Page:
There are many tasks for Benitez to dig into on and off the pitch.
For a personality who has had fractious relationships with hierarchy in the past, particularly at Liverpool and Newcastle United, it will be intriguing to see how he works with the volatile Moshiri and Everton’s director of football Marcel Brands.
To give balance, those who worked with Benitez at Chelsea talk with respect about how he operated in an initially unhealthy atmosphere that saw him jeered by more than 40,000 supporters when he walked out at Stamford Bridge for his opening game against Manchester City, a reaction to the intense rivalry between the clubs when he was at Liverpool. He stood unmoved and seemingly unaffected, and in the end got results.
On the pitch he must inspire a team that delivered some of the most dull, insipid home performances in recent memory under Ancelotti at Goodison Park last season, Everton’s record on their own ground a sharp contrast to excellent results away.
Benitez will look to build on the bedrock of England goalkeeper Jordan Pickford, France left-back Lucas Digne and England defender Ben Godfrey, a shining light after his arrival from Norwich City.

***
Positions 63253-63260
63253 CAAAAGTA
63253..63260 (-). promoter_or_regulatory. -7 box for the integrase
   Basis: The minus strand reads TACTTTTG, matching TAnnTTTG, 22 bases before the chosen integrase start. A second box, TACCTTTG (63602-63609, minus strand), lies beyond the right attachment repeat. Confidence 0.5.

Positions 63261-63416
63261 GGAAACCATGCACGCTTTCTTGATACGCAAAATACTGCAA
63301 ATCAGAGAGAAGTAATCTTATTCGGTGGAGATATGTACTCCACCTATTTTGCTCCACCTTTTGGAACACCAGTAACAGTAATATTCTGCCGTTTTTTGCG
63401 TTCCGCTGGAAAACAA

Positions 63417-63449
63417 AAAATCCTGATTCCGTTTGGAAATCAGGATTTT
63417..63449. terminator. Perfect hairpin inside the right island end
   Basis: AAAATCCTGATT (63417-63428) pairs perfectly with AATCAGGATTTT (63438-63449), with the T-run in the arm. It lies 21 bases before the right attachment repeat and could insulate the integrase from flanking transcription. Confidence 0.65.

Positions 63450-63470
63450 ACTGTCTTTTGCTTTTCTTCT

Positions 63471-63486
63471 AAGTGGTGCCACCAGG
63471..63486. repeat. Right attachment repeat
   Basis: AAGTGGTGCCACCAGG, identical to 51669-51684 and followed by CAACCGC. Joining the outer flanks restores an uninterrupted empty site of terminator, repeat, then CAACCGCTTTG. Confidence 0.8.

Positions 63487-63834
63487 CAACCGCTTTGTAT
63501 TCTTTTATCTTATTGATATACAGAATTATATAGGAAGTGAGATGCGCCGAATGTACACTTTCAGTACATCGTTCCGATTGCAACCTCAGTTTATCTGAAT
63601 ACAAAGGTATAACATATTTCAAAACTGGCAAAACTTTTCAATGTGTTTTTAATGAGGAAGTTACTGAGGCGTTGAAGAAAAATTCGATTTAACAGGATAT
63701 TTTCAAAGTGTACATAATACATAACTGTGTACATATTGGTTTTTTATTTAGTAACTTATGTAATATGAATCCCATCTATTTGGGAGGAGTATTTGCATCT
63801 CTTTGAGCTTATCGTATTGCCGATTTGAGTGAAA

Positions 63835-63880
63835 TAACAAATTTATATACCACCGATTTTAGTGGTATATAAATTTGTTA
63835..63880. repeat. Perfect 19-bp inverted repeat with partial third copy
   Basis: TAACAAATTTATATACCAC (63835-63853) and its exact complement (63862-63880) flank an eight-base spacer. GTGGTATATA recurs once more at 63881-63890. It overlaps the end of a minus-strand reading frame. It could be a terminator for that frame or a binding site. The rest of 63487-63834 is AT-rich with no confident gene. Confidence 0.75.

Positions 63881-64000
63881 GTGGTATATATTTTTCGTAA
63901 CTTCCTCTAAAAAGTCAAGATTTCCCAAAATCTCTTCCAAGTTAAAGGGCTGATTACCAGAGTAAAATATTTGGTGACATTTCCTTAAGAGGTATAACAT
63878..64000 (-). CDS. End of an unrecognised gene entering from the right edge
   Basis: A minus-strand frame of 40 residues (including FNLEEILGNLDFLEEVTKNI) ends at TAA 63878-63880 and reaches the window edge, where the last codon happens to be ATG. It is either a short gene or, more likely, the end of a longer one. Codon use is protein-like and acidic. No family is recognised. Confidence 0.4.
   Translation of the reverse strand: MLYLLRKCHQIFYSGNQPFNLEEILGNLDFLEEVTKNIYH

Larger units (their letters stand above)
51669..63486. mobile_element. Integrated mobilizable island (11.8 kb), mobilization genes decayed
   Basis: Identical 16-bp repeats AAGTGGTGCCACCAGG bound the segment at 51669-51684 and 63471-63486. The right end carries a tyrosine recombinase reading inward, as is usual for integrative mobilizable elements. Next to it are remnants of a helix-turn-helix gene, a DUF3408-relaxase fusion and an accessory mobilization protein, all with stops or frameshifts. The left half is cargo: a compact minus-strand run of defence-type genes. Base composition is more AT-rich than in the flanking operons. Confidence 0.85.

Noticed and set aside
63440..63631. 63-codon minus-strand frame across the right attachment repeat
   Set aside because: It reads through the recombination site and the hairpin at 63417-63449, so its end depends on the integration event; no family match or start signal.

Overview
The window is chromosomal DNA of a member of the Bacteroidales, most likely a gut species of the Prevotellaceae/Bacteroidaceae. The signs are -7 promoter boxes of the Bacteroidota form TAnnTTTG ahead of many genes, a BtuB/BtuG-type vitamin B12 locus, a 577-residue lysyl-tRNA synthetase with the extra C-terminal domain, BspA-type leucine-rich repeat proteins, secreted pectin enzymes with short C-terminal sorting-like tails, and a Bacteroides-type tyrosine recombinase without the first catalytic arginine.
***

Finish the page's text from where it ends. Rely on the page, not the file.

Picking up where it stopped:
Ancelotti signings Allan and Abdoulaye Doucoure will be vital under Benitez, although it remains to be seen whether Colombian superstar James Rodriguez sticks around after his form and fitness tailed off towards the end of last season.
Benitez will also look to utilise a forward line that is spearheaded by England’s Dominic Calvert-Lewin and the Brazilian Richarlison. The latter was poor last season.
It leaves much work around the edges, namely in finding a long-term successor to veteran captain Seamus Coleman, bringing more authority to midfield and injecting pace into a stodgy-looking side, especially in the wide areas.
As one of the most unlikely Premier League stories of recent times, many eyes will be fixed on the fortunes of Rafael Benitez’s Everton – just that phrase alone outlining the scale of this story on Merseyside.